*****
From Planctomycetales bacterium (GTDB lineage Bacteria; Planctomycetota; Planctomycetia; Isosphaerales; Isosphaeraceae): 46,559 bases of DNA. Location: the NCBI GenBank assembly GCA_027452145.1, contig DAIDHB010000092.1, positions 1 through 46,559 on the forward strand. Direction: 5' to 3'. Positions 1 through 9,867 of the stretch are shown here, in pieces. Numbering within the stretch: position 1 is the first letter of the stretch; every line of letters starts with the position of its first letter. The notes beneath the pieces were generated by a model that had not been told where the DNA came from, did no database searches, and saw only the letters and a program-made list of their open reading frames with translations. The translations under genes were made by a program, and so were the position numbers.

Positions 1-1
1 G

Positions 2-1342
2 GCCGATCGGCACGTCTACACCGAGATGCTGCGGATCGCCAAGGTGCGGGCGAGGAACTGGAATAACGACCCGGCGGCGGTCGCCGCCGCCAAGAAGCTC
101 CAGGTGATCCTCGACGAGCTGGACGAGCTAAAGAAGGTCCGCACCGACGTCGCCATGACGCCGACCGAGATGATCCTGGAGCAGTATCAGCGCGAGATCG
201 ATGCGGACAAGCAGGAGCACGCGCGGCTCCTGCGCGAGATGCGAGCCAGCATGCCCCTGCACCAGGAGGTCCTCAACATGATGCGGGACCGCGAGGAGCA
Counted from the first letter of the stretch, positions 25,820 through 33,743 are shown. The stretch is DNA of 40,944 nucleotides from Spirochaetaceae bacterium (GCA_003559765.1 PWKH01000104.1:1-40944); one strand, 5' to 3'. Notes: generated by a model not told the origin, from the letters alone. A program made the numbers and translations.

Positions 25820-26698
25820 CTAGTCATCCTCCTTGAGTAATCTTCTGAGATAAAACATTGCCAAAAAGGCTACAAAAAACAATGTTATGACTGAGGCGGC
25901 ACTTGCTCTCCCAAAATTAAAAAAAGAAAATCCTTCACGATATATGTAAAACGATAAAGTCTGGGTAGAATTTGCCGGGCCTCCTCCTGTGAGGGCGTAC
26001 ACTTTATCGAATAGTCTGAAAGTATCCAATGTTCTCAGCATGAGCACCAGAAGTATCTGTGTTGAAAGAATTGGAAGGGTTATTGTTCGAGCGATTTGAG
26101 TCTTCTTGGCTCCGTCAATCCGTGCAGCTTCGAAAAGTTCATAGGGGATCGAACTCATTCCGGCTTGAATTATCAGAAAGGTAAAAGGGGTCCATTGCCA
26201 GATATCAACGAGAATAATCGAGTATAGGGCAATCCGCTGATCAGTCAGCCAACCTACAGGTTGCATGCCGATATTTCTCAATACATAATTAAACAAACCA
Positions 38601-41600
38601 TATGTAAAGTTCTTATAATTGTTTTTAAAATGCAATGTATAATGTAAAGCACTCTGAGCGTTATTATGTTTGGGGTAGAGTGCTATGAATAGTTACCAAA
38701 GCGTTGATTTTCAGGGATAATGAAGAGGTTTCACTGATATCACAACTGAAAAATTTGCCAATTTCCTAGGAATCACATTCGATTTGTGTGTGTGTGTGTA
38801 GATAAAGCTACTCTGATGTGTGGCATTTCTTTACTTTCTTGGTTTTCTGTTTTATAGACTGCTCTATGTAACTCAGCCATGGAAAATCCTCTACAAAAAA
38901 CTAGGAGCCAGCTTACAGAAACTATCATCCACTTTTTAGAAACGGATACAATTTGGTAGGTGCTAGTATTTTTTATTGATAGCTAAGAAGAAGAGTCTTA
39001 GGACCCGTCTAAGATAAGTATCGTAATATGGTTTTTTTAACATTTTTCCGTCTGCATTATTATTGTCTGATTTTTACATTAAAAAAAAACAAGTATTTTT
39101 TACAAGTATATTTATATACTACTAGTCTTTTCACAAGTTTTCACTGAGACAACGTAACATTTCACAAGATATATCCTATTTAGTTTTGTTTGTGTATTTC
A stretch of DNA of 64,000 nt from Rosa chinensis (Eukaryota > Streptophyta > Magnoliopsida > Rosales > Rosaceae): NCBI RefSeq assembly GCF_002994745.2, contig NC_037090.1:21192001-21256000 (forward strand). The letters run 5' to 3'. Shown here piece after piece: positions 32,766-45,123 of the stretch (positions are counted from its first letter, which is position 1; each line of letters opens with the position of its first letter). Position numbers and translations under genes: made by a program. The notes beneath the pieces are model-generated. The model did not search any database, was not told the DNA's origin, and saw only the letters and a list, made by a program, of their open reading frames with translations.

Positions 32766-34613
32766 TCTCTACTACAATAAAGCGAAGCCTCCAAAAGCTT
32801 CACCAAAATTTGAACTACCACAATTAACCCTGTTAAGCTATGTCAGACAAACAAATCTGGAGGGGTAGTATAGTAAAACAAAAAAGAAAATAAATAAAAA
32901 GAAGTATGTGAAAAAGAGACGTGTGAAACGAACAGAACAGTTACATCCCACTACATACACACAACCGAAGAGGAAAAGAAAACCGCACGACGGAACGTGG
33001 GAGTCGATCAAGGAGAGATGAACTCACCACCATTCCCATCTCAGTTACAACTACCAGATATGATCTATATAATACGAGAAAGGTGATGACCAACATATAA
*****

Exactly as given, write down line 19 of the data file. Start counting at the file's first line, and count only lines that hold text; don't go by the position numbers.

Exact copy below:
38901 CTAGGAGCCAGCTTACAGAAACTATCATCCACTTTTTAGAAACGGATACAATTTGGTAGGTGCTAGTATTTTTTATTGATAGCTAAGAAGAAGAGTCTTA